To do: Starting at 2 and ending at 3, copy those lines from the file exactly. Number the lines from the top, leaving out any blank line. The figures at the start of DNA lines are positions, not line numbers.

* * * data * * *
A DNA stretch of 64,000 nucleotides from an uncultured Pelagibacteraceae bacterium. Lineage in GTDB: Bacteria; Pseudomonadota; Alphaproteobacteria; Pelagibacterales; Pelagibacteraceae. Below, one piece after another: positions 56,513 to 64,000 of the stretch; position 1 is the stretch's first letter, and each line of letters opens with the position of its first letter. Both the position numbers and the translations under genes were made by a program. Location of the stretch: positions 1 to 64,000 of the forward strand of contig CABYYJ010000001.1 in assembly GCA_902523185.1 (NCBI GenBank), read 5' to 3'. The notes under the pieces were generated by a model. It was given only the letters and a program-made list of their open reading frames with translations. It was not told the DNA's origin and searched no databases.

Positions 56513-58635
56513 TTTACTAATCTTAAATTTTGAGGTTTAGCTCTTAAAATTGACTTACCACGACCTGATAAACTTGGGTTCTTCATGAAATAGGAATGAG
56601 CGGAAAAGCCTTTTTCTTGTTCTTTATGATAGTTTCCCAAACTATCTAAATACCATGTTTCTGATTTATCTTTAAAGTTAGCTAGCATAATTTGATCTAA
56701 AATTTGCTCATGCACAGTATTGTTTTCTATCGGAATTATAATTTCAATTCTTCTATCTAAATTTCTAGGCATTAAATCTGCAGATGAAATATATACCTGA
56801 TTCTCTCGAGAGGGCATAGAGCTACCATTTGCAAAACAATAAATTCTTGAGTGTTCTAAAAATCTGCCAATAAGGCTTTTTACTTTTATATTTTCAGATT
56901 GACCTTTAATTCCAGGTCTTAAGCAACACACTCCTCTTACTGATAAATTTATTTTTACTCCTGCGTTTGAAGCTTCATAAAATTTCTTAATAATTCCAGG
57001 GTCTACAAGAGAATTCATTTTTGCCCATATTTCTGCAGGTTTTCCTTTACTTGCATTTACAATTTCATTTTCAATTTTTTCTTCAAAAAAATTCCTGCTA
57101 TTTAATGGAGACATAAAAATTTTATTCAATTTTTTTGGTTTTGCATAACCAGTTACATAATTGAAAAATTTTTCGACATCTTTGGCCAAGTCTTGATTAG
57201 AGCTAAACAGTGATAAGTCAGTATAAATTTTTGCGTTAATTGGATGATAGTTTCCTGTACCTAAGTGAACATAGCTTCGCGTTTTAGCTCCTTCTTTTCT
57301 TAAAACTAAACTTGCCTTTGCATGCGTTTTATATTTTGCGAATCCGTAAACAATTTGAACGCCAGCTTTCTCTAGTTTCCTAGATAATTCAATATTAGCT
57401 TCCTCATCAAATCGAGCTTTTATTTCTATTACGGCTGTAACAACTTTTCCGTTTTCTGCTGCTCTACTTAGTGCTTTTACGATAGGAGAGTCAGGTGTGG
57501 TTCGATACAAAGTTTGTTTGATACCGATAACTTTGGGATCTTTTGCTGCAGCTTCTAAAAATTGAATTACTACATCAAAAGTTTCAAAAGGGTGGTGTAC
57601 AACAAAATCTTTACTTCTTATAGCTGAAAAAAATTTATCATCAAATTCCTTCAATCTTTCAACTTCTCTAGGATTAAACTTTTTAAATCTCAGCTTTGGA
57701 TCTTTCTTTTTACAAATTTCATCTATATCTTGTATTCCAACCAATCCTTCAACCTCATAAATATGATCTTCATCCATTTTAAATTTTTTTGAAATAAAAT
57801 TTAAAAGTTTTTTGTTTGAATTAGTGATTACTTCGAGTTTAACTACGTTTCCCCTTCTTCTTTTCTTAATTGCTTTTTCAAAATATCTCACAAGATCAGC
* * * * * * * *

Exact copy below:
Positions 56513-58635
56513 TTTACTAATCTTAAATTTTGAGGTTTAGCTCTTAAAATTGACTTACCACGACCTGATAAACTTGGGTTCTTCATGAAATAGGAATGAG